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TitleDownhole seismic imaging of the Victor kimberlite, James Bay Lowlands, Ontario: a feasibility study
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AuthorBellefleur, G; Matthews, L; Roberts, B; McMonnies, B; Salisbury, M; Snyder, D; Perron, G; McGaughey, J
SourceGeological Survey of Canada, Current Research (Online) no. 2005-C1, 2005, 7 pages, https://doi.org/10.4095/220219
Year2005
PublisherNatural Resources Canada
Documentserial
Lang.English
Mediaon-line; digital
File formatpdf
ProvinceOntario
NTS43B/05; 43B/06; 43B/11; 43B/12; 43B/13; 43B/14; 43G/03; 43G/04
AreaJames Bay Lowlands; Attawapiskat River
Lat/Long WENS-84.0000 -83.0000 53.2500 52.2500
Subjectseconomic geology; geophysics; kimberlites; diamond; sedimentary rocks; geophysical surveys; seismic surveys; seismic interpretations; seismic models; seismic exploration; density logging; seismic velocities; Victor kimberlite; Attawapiskat kimberlite cluster; kimberlite pipes; image analysis; imaging; Paleozoic; Silurian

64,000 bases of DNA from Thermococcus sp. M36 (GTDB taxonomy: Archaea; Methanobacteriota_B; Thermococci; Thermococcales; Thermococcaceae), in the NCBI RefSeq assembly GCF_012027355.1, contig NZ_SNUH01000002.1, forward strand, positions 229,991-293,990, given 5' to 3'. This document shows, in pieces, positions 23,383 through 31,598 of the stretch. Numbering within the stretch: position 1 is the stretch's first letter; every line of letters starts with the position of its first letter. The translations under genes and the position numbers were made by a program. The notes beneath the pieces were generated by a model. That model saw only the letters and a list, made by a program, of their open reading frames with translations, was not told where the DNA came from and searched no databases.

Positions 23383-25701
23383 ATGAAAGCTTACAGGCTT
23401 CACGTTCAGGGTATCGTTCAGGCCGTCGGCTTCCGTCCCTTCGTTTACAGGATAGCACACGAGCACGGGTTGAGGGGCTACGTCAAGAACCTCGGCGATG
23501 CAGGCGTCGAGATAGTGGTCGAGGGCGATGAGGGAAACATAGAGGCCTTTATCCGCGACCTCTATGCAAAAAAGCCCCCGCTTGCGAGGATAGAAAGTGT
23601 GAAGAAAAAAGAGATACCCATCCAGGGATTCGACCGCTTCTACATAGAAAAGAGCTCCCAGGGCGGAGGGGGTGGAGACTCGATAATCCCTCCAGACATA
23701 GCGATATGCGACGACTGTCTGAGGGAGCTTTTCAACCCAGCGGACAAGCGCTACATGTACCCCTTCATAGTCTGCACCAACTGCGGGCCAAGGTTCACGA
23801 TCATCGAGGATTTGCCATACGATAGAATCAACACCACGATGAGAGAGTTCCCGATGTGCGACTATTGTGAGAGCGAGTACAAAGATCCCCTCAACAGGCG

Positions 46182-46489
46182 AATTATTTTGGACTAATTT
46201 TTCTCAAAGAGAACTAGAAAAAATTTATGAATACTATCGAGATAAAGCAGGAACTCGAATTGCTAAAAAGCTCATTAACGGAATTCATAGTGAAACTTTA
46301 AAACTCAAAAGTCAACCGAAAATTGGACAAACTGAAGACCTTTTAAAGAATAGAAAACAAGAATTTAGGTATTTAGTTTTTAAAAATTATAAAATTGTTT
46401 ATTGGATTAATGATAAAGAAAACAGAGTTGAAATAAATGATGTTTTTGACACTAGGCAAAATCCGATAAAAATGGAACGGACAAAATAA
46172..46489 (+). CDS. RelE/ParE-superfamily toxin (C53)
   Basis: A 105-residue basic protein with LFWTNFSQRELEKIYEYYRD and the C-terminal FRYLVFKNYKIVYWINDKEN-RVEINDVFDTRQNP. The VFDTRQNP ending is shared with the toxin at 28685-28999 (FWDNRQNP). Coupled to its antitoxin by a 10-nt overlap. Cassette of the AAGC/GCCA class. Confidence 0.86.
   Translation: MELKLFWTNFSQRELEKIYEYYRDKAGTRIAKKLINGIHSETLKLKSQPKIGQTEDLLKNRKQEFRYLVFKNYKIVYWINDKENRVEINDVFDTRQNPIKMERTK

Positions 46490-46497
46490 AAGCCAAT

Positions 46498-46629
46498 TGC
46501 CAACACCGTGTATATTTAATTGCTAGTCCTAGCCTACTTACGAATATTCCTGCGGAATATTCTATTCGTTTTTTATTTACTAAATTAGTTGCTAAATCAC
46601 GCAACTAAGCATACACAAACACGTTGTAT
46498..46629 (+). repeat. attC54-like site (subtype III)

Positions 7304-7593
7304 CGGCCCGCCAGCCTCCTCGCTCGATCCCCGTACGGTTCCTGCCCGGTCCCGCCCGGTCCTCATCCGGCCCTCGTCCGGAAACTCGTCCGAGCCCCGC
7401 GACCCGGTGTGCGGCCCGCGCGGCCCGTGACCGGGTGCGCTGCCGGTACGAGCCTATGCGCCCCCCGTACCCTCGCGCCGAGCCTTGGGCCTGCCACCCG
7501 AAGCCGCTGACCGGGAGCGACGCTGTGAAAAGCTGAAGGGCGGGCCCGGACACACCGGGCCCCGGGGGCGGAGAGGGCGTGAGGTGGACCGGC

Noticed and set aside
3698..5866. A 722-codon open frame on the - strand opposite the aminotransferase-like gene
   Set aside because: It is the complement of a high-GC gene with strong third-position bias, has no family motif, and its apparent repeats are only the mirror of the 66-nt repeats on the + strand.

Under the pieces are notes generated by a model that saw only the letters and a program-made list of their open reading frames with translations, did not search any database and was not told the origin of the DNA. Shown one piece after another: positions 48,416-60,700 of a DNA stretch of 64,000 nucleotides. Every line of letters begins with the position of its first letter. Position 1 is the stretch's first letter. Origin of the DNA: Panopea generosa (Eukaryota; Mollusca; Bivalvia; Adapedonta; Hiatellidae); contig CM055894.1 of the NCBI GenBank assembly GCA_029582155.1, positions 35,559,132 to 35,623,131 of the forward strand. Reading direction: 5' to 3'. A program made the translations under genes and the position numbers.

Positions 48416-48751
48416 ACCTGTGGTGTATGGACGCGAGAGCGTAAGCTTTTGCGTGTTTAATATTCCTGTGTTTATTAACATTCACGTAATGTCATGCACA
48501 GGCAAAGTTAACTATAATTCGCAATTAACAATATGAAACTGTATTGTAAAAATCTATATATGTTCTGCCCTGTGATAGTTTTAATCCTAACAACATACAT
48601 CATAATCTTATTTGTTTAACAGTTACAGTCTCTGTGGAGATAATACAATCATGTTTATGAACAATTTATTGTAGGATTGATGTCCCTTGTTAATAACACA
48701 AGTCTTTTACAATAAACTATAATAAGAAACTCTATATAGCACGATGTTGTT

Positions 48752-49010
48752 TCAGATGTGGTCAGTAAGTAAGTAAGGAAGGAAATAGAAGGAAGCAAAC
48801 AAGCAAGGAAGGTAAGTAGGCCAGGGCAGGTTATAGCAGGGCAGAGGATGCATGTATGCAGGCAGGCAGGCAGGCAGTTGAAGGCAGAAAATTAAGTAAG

Illustrationssketch maps; seismic graphs; seismic profiles
Released2005 03 01
AbstractDownhole seismic data were acquired at the Victor kimberlite, in the James Bay Lowlands of Ontario, in order to attempt to produce an image of the pipe at 10 to 300mdepths and, in doing so, to evaluate the applicability of this method in delineating diamond resources. The survey was designed to allow two different imaging strategies, one using shot points located over the kimberlite pipe and the other using shots over the host sedimentary rocks. It was hoped that shot points over the kimberlite would directly image the kimberlite-sedimentary rock contact, whereas shots over the nearby (<250 m) sedimentary rocks would indirectly determine the kimberlite margin by mapping truncations of reflections from the sedimentary layers. Results demonstrate that the indirect mapping approach has potential to define the geometry of the kimberlite at depth.
GEOSCAN ID220219